Retailers have been struggling over the past decade or so as the ongoing “retail apocalypse” continues. With physical, brick-and-mortar stores dying out in favor of online shopping and websites like Amazon, many retail-chains have struggled to stay in business.
Today, shares of home décor retailer Pier 1 Imports dropped 25 percent after announcing poor earnings, store closures, along with rumors of a possible liquidation according to analysts on Wall Street.
The company’s CEO, Cheryl Bachelder, tried her best to keep an optimistic tone despite the disappointing Q4 earnings report, but her comments did little to reassure investors and analysts in general.
“[O]ur analysis confirmed that our wounds were predominantly self-inflicted,” said Bachelder. “Decision-making around critical areas of the business was poor, and costs were not managed to match the performance. We also lost focus of our core customer. Over the past four months, our team has worked with a sense of urgency to get Pier 1 back on track. We’ve done a lot of consumer homework and aided by CRM [customer relationship management] analysis we found that our core customer is continuing to shop. She still loves Pier 1 and that means we have an opportunity to win her back.”
Overall, the company announced they had shut 30 stores in 2018 and will close up to 145 more in 2019. As of the end of fiscal 2019, the retail giant had 973 stores in total. In response to the news, a number of analysts shared their thoughts on the situation of Pier 1 Imports, all of them bearish.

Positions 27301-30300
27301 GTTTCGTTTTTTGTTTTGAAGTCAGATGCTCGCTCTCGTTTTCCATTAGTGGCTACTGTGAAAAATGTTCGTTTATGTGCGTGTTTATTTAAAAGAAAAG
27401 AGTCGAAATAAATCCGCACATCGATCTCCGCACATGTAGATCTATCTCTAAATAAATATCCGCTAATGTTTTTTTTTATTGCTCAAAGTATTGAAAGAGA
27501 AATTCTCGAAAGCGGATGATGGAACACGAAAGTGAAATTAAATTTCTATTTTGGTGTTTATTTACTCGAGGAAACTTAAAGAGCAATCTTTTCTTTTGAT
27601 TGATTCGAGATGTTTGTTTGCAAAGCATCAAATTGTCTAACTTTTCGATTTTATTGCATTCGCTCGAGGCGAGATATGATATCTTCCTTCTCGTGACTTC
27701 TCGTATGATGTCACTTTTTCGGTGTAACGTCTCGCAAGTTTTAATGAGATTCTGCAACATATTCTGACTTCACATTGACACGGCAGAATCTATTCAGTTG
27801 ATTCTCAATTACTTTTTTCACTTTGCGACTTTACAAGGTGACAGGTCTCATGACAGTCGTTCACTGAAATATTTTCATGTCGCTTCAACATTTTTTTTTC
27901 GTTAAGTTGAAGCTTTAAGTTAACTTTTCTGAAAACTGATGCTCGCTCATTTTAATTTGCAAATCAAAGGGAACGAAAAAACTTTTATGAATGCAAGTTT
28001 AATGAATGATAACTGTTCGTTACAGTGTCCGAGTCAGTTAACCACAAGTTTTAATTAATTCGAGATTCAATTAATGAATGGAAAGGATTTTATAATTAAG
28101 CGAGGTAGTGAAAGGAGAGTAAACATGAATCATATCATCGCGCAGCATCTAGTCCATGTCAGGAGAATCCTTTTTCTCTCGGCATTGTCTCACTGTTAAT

“Given the trends in business, and its negative earnings per share, EBITDA [earnings before interest, tax, depreciation and amortization], and free cash flow, we see Pier 1 and its $1.6 billion in revenues as potentially at risk of needing liquidation if trends don’t improve,” wrote KeyBanc Capital Markets analysts led by Bradley Thomas.
“To its credit, the new leadership at Pier 1 appears to be working very hard to right its ship,” added Raymond James analysts led by Bobby Griffin. “But the problems are many and it’s not clear that the leadership has the time and pathway to the resources that will allow its plan to work.”
“While the company has embarked on a number of transformation and cost control initiatives, in our view its ability to turn around earnings to a level that supports a timely and economical refinancing of its term loan due 2021 remain highly uncertain,” wrote Raya Sokolyanska, vice president and senior analyst at Moody’s. “Nevertheless, over the next 12 months liquidity should be adequate mainly due to availability under the company’s $400 million asset-based revolver and a lack of maturities until the term loan due date.”
The situation surrounding Pier 1 Imports is growing increasingly common among retail chains. Those that fail to transition successfully to more online-shopping centric models will face a similar future that Pier 1 is now facing.
Pier 1 Imports Company Profile
Pier 1 Imports Inc is a United-States-based retailer of decorative accessories, furniture, candles, homeware, gifts and seasonal products. The company operates through retail stores and an e-commerce website under the brand Pier 1 Imports. Most of the company’s stores are located in the U.S., followed with a few stores in Canada.
The company also provides products and licenses the Pier 1 Imports brand to Grupo Sanborns, which operates a number of stores in Mexico and El Salvador. The company sells merchandise produced in a number of countries, such as China, India, Vietnam, Indonesia, the U.S., and others. – Warrior Trading News